Friday, March 2, 2018

2018 Just the Facts, Ma'am Challenge



This challenge is found here. My goal is to achieve the Chief Inspector level by reading 24 books from the Golden Age of mysteries (published prior to 1960) during 2018: three from each category of the Detective Notebook below. Read all about it and join in!



Working my way up the ranks:

Could this be Bev and me? Alas, no. Photo from Grand Valley State University Police Academy by Rick VanGrouw

  • Constable: 6 of 6 complete!
  • Detective Sergeant: 12 of 12 complete!
  • Inspector: 19 of 18 books complete!
  • Chief Inspector: 22  of 24 books complete!







Titles below are links to my reviews.

WHO 

  • (Academic): Death Points a Finger by Will Levinrew (1933), in which retired professor Herman Brierly is the detective
  • (Crime Solving Duo): The D.A.'s Daughter (1943) by Herman Petersen, in which neighbors Henry Wilbur and Lydia Bannock (The D.A.'s daughter) team up to solve the apparent murder of a local woman.
  • (Amateur detective): Scotland Yard Can Wait! (preliminary title was Death Holds the Key) by David Frome (1933), in which Jerry Drake, a junior lawyer, is the amateur detective
  • (Journalist): For Sale - Murder by Will Levinrew (1932) in which Richard Quantrell Marlow is a reporter for the Newark Evening Bulletin
WHAT
WHEN 

  • (Timing of crime is crucial): The Garden Murder Case by S. S. Van Dine, in which there are two sucessive gunshots, but which one did the deed and which one was the red herring? It was reviewed by Bev Hankins here
  • (Weather event): Two and Two Make Twenty-Two by Gwen Bristow and Bruce Manning (1932) in which the characters are stranded on an island during a fierce storm.
  • (Special event): The Ebony Bed Murder by Rufus Gillmore (1932) in which the victim is murdered at her birthday party (how rude!)
WHERE

  • (Country House): The Winter Murder Case by S. S. Van Dine (1939); in which the action takes place at the Rexon estate in the Berkshires of Massachusetts.
  • (On mode of transport): The Tunnel Mystery by J. C. Lenehan (1932); in which the victim is shot in a railway carriage as it passes through a tunnel
  • (On an island): Acts of Black Night by Kathleen Moore Knight (1938); in which a murder occurs on Stowaway Island off the New England coast.
  • (In a locked room): The Kennel Murder Case by S. S. Van Dine (1933); in which Archer Coe is found dead in a locked room, with the windows all locked too of course.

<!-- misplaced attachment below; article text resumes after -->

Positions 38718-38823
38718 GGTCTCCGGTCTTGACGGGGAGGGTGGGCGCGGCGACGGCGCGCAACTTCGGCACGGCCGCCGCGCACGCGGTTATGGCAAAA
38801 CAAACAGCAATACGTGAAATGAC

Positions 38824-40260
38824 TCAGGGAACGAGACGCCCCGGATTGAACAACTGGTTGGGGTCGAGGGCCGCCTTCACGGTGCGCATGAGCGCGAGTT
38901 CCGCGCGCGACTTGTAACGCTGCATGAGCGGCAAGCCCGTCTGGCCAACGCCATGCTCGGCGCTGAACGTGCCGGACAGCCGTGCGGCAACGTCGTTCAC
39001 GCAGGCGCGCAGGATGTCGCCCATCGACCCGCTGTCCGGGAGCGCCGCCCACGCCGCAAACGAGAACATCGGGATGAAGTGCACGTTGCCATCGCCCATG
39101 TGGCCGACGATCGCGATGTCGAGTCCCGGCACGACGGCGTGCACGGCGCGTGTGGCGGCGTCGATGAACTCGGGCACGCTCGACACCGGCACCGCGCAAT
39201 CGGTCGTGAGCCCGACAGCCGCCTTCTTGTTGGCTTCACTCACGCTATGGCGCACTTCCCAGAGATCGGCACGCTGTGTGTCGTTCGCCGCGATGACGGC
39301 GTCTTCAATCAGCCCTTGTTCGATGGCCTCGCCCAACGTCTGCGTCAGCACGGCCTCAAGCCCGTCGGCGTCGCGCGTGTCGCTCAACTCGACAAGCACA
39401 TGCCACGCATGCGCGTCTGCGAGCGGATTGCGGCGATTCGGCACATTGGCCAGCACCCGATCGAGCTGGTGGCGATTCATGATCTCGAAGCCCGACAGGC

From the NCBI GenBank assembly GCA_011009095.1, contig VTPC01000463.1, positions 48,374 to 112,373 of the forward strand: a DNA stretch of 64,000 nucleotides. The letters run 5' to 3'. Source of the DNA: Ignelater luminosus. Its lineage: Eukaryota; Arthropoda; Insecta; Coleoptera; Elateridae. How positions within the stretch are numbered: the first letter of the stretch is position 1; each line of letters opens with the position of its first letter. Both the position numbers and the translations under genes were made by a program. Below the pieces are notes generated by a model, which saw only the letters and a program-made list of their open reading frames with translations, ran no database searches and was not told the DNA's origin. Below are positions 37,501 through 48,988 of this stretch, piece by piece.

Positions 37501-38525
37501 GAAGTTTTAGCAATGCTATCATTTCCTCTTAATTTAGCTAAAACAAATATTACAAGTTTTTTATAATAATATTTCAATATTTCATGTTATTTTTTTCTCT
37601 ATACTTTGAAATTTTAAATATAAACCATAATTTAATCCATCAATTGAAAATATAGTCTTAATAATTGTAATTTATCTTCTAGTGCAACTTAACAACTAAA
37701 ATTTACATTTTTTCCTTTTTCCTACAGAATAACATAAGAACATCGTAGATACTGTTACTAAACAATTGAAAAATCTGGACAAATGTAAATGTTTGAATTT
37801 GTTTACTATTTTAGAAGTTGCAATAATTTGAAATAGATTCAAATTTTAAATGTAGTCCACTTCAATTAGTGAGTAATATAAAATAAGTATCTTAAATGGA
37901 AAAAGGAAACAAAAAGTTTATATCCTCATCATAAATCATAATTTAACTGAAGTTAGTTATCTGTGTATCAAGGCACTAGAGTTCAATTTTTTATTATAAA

HOW

  • (Death by poison): The Bishop Murder Case by S. S. Van Dine (1929), in which Philo Vance switches wine glasses, causing the murderer to drink poison. No prosecution necessary!
  • (Knife/dagger/etc.): Murder in the French Room by Helen Joan Hultman (1932); in which the victim is stabbed by a makeshift dagger - a pair of scissors. Ouch!
  • (At least 2 deaths by different means): The Mardi Gras Murders by Gwen Bristow and Bruce Manning, in which victim #1 (Roger Parnell) is knifed, victim #2 (Cynthia Fonteney) is lured to lean over a high railing which has been sawn almost through, and victim #3 (Mark Oliver) is shot.
  • (Blunt instrument): The Kidnap Murder Case by S. S. Van Dine (1936) in which Kaspar Kenting is done in with the legendary blunt instrument and dumped in the East River.
WHY 

  • (Author never tried before): The Stingaree Murders by W. Shepard Pleasants (by definition, as he only wrote this one book :-)
  • (Author read & loved): The False Purple by Sydney Horler, I have read his thriller titles The Curse of Doone and Peril! before.
  • (Made into film): The Scarab Murder Case by S. S. Van Dine. Good luck finding it. IMDb says: One of the "75 Most Wanted" films listed by the British Film Institute as "Missing, believed lost".
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3 comments:

  1. Rick: so glad you've joined me on this. You're doing great!

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  2. Thank you - Since some books fit multiple categories, I find that sometimes I shuffle books to different categories in order to maximize progress.

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  3. Detective Sergeant is in the bag. On my way to Inspector level!

    ReplyDelete